Much of contemporary evangelical piety (and too much contemporary Reformed piety) is taken up with the Quest for Illegitimate Religious Certainty (QIRC) and the Quest for Illegitimate Religious Experience (QIRE—see Recovering the Reformed Confession for more on these two phenomena). In their own ways, each is an attempt to know God and his will apart from his ordained means. The result is a two-sided tyranny.

The first aspect of this tyranny is the fear that “I have not heard the still, small voice of God.” This leads to paralysis. It also leads to doubt. The logic is ruthless:

  1. God still speaks outside of Scripture and gives direct guidance and revelation to Christians.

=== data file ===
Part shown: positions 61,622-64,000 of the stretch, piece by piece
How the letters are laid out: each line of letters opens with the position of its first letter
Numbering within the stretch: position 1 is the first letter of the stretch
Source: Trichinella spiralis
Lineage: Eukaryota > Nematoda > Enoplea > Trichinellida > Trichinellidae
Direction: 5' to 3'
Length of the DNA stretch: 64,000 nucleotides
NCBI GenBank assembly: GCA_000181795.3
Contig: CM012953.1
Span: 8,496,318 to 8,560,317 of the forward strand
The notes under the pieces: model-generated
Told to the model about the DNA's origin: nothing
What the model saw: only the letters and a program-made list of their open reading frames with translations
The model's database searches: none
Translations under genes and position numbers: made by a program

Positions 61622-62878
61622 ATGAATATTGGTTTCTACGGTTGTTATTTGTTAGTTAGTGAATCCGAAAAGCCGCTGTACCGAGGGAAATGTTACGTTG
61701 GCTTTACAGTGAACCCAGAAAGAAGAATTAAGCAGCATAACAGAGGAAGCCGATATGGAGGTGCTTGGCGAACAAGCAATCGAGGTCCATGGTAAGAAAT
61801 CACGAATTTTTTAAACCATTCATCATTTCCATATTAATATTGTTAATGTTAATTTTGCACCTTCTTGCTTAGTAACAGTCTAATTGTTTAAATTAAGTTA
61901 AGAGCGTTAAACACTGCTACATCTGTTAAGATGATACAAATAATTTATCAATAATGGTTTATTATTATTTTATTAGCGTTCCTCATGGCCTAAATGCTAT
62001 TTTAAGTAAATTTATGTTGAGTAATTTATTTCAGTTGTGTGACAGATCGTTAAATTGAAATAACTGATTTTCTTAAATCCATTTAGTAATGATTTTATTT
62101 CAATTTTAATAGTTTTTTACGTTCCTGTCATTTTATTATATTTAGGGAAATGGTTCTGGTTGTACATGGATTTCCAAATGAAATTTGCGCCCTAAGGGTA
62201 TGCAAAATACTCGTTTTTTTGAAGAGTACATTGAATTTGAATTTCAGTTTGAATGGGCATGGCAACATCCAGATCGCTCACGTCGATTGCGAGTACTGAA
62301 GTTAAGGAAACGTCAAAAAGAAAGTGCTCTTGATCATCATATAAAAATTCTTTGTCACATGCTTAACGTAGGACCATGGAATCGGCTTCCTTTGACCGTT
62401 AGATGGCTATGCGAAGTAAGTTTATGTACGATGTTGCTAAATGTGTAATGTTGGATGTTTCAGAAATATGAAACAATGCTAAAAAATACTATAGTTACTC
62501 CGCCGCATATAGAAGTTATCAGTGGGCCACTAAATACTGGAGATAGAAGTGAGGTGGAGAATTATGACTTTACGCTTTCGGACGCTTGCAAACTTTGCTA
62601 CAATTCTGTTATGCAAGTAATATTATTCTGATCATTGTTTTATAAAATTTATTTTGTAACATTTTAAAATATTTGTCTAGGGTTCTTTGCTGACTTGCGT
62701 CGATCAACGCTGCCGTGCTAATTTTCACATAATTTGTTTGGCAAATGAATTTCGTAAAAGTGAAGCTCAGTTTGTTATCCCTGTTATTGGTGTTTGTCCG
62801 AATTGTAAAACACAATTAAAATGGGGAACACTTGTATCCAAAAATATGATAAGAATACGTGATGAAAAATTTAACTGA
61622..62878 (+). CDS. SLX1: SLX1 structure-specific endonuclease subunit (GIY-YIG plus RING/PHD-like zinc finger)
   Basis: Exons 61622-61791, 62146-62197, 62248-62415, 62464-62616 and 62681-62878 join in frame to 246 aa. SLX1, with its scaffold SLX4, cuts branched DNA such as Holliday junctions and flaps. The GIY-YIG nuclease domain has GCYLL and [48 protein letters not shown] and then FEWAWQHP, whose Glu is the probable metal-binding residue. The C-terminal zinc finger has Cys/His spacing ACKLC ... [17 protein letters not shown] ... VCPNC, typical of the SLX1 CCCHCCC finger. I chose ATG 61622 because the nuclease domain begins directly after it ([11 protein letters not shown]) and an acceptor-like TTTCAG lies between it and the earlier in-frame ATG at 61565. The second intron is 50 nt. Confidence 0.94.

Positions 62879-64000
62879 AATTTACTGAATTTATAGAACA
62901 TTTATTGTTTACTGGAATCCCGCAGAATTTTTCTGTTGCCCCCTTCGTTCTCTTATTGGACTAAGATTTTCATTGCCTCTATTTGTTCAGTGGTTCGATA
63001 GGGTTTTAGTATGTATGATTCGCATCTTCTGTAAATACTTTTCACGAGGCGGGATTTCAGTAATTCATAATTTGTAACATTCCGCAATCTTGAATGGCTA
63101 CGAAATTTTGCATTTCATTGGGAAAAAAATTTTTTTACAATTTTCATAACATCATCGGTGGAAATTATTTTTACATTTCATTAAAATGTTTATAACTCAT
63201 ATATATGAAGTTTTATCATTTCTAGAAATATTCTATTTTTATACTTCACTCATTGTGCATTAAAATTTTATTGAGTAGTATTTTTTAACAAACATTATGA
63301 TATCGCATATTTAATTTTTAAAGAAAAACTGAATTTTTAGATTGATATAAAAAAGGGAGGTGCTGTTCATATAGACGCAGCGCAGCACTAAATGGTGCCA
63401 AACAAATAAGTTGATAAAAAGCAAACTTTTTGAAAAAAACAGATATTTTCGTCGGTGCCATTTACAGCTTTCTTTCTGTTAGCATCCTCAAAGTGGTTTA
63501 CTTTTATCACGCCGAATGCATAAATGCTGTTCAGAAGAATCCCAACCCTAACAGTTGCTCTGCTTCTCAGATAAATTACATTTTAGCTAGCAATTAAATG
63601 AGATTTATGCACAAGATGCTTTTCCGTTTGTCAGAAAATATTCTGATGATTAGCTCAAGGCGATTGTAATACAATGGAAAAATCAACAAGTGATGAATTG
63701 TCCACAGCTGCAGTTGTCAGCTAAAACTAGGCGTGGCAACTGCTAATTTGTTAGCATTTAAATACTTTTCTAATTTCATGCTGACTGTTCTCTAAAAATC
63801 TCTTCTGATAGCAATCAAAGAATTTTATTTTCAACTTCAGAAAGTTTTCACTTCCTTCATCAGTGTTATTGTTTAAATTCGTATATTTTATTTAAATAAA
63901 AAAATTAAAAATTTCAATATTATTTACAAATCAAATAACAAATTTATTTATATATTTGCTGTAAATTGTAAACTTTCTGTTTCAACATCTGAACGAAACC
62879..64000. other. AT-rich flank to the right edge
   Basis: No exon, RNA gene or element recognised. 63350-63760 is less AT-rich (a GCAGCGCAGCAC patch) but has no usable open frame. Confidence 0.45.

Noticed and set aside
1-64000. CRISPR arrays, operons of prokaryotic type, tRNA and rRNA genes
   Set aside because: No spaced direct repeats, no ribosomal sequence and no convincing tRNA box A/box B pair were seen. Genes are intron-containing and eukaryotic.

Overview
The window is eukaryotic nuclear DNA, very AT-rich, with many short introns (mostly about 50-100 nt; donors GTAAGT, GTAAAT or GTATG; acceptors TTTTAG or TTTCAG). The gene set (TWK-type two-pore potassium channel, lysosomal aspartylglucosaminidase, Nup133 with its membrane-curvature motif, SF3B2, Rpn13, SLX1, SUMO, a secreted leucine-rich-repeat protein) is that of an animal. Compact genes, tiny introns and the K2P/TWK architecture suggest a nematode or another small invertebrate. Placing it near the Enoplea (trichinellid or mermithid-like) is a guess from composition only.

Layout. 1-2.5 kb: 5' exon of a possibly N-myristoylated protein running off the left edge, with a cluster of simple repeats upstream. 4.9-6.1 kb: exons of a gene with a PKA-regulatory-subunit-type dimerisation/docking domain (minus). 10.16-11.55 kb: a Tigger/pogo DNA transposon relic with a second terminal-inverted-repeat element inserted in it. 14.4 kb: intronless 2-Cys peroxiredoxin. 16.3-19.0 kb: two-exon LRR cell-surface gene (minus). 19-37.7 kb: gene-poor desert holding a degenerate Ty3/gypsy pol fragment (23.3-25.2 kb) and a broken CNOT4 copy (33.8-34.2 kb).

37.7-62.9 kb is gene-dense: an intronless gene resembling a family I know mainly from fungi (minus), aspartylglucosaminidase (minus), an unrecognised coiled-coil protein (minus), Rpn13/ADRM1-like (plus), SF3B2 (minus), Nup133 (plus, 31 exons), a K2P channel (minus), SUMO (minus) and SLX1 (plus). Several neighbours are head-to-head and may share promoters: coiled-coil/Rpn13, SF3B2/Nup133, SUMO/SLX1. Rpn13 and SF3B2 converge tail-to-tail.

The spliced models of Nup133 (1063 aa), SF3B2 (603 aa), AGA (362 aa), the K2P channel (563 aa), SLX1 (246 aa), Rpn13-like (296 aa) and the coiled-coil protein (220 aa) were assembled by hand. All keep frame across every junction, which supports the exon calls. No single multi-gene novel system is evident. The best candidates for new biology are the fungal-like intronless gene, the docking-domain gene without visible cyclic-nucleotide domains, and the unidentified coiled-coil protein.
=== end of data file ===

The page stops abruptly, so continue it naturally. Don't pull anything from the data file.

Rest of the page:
2. Christian X has not received such guidance and revelation.
  3. Christian X either a) is not really a Christian, or b) does not have sufficient faith or lacks the power of the Spirit, etc.

Whatever the cause, the outcome of the logic is unhappy. But what if the problem is not the second premise but the first? What if the first premise is flawed? Well, of course, that is what this whole series has been arguing. In fact, we do not live in the canonical period of redemptive history. The Red Sea has been parted. The tomb is empty. The canon is closed. We have seen how the Spirit operates through the Word and the sacraments, how he illumines the Word, and how he gives wisdom to those who ask. But perhaps you are still in bondage because you are waiting for the still, small voice? Quoth Bob Newhart: “Stop it!”